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CouchDB Interview Questions

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CouchDB uses an "optimistic concurrency" model. In the simplest terms, this just means that you send a document version along with your update, and CouchDB rejects the change if the current document version doesn't match what you've sent.

It's deceptively simple, really. You can reframe many normal transaction based scenarios for CouchDB. You do need to sort of throw out your RDBMS domain knowledge when learning CouchDB, though. It's helpful to approach problems from a higher level, rather than attempting to mold Couch to a SQL based world.

Keeping track of inventory

The problem you outlined is primarily an inventory issue. If you have a document describing an item, and it includes a field for "quantity available", you can handle concurrency issues like this:

  •     Retrieve the document, take note of the _rev property that CouchDB sends along
  •     Decrement the quantity field, if it's greater than zero
  •     Send the updated document back, using the _rev property
  •     If the _rev matches the currently stored number, be done!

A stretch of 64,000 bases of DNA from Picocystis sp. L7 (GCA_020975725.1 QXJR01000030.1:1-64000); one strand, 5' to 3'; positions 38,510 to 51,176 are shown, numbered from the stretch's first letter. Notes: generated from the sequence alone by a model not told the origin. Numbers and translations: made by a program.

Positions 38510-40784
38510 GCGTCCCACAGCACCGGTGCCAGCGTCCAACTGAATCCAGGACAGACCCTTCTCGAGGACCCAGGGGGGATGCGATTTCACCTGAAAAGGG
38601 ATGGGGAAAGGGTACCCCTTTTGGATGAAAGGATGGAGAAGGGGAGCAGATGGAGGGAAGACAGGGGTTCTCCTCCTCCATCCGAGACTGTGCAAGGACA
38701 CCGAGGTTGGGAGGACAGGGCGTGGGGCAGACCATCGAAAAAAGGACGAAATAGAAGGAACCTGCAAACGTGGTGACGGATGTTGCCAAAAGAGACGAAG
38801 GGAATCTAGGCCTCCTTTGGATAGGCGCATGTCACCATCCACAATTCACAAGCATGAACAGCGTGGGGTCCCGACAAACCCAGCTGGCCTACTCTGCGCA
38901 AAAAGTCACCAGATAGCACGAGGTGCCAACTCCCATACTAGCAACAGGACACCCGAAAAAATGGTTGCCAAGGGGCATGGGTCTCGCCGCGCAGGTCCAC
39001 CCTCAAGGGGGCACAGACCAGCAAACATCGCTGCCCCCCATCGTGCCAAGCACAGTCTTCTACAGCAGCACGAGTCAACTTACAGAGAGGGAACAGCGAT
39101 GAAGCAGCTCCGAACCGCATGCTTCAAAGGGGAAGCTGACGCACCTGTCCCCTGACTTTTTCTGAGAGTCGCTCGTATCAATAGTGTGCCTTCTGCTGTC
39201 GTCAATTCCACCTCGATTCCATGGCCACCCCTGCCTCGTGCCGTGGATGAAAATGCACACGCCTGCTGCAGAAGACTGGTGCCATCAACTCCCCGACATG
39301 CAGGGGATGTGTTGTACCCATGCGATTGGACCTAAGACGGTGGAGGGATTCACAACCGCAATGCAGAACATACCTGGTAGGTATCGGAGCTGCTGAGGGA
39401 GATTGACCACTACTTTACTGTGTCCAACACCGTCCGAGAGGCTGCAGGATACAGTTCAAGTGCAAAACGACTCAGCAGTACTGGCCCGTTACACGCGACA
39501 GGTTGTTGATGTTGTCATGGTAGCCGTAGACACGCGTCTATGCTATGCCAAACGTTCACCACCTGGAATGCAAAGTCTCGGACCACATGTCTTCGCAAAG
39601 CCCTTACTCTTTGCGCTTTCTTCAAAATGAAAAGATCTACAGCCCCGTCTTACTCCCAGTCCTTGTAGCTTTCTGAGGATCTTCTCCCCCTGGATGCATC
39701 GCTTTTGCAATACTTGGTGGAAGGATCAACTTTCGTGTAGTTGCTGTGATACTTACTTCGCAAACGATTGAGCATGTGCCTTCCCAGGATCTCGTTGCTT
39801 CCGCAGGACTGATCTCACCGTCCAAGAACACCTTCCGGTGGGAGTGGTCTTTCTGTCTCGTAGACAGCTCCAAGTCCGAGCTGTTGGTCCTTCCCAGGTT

•     If there's a conflict (when _rev doesn't match), retrieve the newest document version

In this instance, there are two possible failure scenarios to think about. If the most recent document version has a quantity of 0, you handle it just like you would in a RDBMS and alert the user that they can't actually buy what they wanted to purchase. If the most recent document version has a quantity greater than 0, you simply repeat the operation with the updated data, and start back at the beginning. This forces you to do a bit more work than an RDBMS would, and could get a little annoying if there are frequent, conflicting updates.

Now, the answer I just gave presupposes that you're going to do things in CouchDB in much the same way that you would in an RDBMS. I might approach this problem a bit differently:

I'd start with a "master product" document that includes all the descriptor data (name, picture, description, price, etc). Then I'd add an "inventory ticket" document for each specific instance, with fields for product_key and claimed_by. If you're selling a model of hammer, and have 20 of them to sell, you might have documents with keys like hammer-1, hammer-2, etc, to represent each available hammer.

Then, I'd create a view that gives me a list of available hammers, with a reduce function that lets me see a "total". These are completely off the cuff, but should give you an idea of what a working view would look like.

Map

function(doc)
{
if (doc.type == 'inventory_ticket' && doc.claimed_by == null ) {
emit(doc.product_key, { 'inventory_ticket' :doc.id, '_rev' : doc._rev });
}
}

This gives me a list of available "tickets", by product key. I could grab a group of these when someone wants to buy a hammer, then iterate through sending updates (using the id and _rev) until I successfully claim one (previously claimed tickets will result in an update error).

Reduce

function (keys, values, combine) {
return values.length;
}

This reduce function simply returns the total number of unclaimed inventory_ticket items, so you can tell how many "hammers" are available for purchase.

Caveats